# $9$ divides $n-r(n)$ where $r(n)$ is $n$ with its digits reversed (or permuted)

I see in many Brazilian sites that, if you get a number and subtract it by its reverse, you will have zero or a multiple of nine. For example:

22 - 22 = 0
51 - 15 = 36 (multiple of 9)
444 - 444 = 0
998 - 899 = 99 (multiple of 9)
1350 - 0531 = 819 (multiple of 9)
654321 - 123456 = 530865 (multiple of 9)

I wrote this Python code to test a range of numbers:

import math

for i in range(1, 1000001):
inverse = int(str(i)[::-1])
result = int(math.fabs(i - inverse))

if result != 0 and result % 9 != 0 :
print(result)

for that range it seems to be true. But I wasn't able to find any similiar type of "mathematical curiosity" in English language sites.

If it is true, is there explanation to that? Because the sites that spread that information, does not provide any explanation.

• Note that zero is also a multiple of nine. Commented Feb 27, 2015 at 22:18
• If your number has an odd number of digits, you can prove that the resulting difference will be divisible by $99$. Commented Feb 28, 2015 at 3:41

Sure, there is an explanation for this! In fact, this is not only true for when you reverse the digits of a number but for any permutation of its digits!

For any integer $$n$$, let $$q(n)$$ be the sum of its digits. It is a fact that $$q(n) \equiv n \mod 9$$. Let $$n'$$ be the number $$n$$ with its digits reversed. (Or, for the more general case I mentioned above, ANY number resulting in permuting the digits of $$n$$.) Then $$q(n) = q(n')$$, since the digits are the same, just reordered. So $$q(n) \equiv q(n') \mod 9$$ and therefore $$q(n) - q(n') \equiv n - n' \equiv 0 \mod 9$$, or in other words, $$n - n'$$ is divisible by 9.

Hint $$\$$ An integer is congruent to its digit sum mod $$9\,$$ (casting out nines). The digit sum of the reversed number (or any permuted digits) is the same as the original, so their difference is zero mod $$\,9,\,$$ i.e. if $$\,n = P(10) = d_k 10^k+\cdots + d_1 10 + d_0$$ is its radix $$\rm\color{#0a0}{polynomial}$$, then $$P(1)\:\!$$ is its digit sum, and $$\bar n$$ = digit reversal of $$\,n,\,$$ and $$\,\bar P\,$$ is the reversed (reciprocal) polynomial, then

$$\ \ {\rm mod}\ 9\!:\,\ \color{#0af}{10}\equiv \color{#c00}1\,\Rightarrow\, n = P(\color{#0af}{10})\equiv \underbrace{P(\color{#c00}1)= \bar P(\color{#c00}1)}_{\rm equal\ digit\ sum}\equiv \bar P(\color{#0af}{10})= \bar n\,\ \Rightarrow\,\ 9\mid n-\bar n\qquad\quad$$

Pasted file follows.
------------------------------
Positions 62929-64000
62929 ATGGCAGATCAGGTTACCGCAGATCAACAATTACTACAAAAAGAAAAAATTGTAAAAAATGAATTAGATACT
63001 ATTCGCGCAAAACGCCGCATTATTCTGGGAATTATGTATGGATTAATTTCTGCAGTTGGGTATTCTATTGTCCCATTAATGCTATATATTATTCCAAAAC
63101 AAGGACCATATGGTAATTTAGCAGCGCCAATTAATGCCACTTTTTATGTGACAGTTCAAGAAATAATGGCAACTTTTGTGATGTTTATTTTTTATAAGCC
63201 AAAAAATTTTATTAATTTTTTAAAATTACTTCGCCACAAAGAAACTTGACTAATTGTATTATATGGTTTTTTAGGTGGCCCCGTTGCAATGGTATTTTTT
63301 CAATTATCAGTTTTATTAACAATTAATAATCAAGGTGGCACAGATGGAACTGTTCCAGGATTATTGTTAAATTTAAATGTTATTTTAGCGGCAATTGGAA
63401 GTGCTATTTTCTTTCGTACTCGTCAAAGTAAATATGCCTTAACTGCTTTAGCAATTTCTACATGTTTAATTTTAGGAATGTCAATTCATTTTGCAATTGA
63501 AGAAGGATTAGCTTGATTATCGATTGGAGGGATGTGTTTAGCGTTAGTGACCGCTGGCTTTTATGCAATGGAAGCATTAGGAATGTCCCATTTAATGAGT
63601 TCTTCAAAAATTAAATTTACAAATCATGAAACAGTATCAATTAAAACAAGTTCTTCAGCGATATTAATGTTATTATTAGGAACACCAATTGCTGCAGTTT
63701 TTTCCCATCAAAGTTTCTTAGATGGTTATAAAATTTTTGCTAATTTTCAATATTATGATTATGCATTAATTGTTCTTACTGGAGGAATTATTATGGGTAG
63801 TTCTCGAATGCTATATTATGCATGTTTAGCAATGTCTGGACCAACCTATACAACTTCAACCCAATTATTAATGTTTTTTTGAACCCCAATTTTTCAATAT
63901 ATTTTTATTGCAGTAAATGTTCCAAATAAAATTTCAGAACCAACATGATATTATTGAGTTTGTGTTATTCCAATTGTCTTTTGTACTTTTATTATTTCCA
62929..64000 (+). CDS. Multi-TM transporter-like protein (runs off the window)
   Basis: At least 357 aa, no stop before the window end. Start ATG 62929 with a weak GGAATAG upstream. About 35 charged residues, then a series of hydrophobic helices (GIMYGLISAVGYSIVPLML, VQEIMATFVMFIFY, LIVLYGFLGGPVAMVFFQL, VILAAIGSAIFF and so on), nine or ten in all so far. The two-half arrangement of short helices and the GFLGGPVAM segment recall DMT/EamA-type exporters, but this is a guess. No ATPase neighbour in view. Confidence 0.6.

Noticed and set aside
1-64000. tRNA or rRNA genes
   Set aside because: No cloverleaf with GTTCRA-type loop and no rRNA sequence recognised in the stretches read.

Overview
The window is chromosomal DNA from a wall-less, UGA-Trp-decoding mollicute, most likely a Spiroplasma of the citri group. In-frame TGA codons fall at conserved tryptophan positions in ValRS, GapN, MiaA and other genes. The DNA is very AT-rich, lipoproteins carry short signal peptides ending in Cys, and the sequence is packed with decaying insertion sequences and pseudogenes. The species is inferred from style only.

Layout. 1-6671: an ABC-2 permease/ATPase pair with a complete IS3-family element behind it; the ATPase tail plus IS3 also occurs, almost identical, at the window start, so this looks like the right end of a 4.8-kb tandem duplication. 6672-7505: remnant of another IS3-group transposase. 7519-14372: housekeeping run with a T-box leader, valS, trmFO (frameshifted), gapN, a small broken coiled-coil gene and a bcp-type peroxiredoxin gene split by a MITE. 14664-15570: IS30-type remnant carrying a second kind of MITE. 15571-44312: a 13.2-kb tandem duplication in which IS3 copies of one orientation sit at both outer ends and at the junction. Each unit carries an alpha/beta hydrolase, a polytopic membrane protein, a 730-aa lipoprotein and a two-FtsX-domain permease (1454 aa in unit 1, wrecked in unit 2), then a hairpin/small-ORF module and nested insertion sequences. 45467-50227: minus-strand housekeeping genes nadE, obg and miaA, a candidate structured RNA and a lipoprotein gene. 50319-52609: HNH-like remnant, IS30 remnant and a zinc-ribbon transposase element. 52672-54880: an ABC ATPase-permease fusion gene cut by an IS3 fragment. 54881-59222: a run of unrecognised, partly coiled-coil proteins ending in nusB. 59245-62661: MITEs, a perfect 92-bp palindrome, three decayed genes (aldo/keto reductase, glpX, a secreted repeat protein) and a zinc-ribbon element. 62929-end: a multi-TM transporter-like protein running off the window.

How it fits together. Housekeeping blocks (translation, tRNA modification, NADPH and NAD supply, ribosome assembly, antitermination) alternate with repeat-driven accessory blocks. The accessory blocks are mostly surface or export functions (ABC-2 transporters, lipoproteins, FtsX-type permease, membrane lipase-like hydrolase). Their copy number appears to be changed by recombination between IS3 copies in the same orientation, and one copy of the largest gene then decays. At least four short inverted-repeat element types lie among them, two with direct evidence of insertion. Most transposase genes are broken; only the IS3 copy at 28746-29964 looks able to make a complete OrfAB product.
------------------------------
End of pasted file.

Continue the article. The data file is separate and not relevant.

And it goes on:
Notice that the congruence $$\,P(\color{#0af}{10})\equiv P(\color{#c00}1) =$$ digit sum, the key idea behind casting out nines, is nothing but a special case of the $$\rm\color{#0a0}{Polynomial}$$ Congruence Rule, which applies here due to the $$\rm\color{#0a0}{polynomial}$$ form of radix representation.

Thus the above implies that the result holds true more generally if instead of reversing the digits we choose any digit permutation, i.e. integer with the same (unordered) list of digits, since this has the same digit sum, e.g. we can arbitrarily permute the digits, insert zero digits, etc.

Let the number be: $\overline{a_1a_2a_3...a_n}$ since we're using decimal positioning system we can write it as:

$$\overline{a_1a_2a_3...a_n} = 10^{n-1}a_1 + 10^{n-2}a_2 + ... + a_n$$

While if we flip the digits, then we'll have a number:

$$\overline{a_na_{n-1}a_{n-2}...a_1}=10^{n-1}a_n + 10^{n-2}a_{n-1} + ... + a_1$$

Now since $10 \equiv 1 \pmod 9$, by taking powers of both sides we have: $10^k \equiv 1 \pmod 9 \forall k \in \mathbb{N}$ So we have:

$$10^{n-1}a_1 + 10^{n-2}a_2 + ... + a_n \equiv a_1 + a_2 + ... + a_n \pmod 9$$

On the other side,simularly :

$$10^{n-1}a_n + 10^{n-2}a_{n-1} + ... + a_1 \equiv a_n + a_2 + ... + a_1 \pmod 9$$

Subtract them and you have:

$$10^{n-1}a_1 + 10^{n-2}a_2 + ... + a_n - (10^{n-1}a_n + 10^{n-2}a_{n-1} + ... + a_1) \equiv a_1 + a_2 + ... + a_n - (a_n + a_2 + ... + a_1) \equiv 0 \pmod 9$$

From this we have that:

$$9\mid 10^{n-1}a_1 + 10^{n-2}a_2 + ... + a_n - (10^{n-1}a_n + 10^{n-2}a_{n-1} + ... + a_1)$$ $$\implies 9 \mid \overline{a_1a_2a_3...a_n} - \overline{a_na_{n-1}a_{n-2}...a_1}$$

Hence the proof.